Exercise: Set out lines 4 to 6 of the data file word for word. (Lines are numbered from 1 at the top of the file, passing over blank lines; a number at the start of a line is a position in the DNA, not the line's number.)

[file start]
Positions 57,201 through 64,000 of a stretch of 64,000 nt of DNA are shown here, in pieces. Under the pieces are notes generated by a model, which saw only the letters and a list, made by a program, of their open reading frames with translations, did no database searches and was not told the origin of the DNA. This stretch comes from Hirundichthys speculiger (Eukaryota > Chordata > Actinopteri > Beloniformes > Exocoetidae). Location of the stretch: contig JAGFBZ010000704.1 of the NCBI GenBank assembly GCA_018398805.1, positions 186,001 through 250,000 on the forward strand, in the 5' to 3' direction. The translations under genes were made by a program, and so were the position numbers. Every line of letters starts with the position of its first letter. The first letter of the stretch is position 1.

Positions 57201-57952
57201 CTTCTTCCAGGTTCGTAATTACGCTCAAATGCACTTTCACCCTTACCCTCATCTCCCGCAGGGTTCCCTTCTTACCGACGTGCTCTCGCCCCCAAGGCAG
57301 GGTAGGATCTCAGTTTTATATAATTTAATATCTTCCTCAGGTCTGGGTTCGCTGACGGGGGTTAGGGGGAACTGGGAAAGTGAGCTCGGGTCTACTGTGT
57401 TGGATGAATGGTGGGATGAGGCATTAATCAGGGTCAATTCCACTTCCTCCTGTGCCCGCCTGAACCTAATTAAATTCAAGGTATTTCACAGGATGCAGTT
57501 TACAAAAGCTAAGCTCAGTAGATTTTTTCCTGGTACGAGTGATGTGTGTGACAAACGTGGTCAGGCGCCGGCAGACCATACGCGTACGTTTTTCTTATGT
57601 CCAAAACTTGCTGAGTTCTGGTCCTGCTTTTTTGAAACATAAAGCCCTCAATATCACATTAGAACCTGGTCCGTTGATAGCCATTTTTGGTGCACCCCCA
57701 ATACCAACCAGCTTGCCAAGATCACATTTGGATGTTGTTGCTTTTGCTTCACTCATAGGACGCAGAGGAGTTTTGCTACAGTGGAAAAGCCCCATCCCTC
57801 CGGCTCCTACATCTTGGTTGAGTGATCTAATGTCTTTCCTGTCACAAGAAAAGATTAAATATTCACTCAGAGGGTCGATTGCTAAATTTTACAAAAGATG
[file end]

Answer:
57301 GGTAGGATCTCAGTTTTATATAATTTAATATCTTCCTCAGGTCTGGGTTCGCTGACGGGGGTTAGGGGGAACTGGGAAAGTGAGCTCGGGTCTACTGTGT
57401 TGGATGAATGGTGGGATGAGGCATTAATCAGGGTCAATTCCACTTCCTCCTGTGCCCGCCTGAACCTAATTAAATTCAAGGTATTTCACAGGATGCAGTT
57501 TACAAAAGCTAAGCTCAGTAGATTTTTTCCTGGTACGAGTGATGTGTGTGACAAACGTGGTCAGGCGCCGGCAGACCATACGCGTACGTTTTTCTTATGT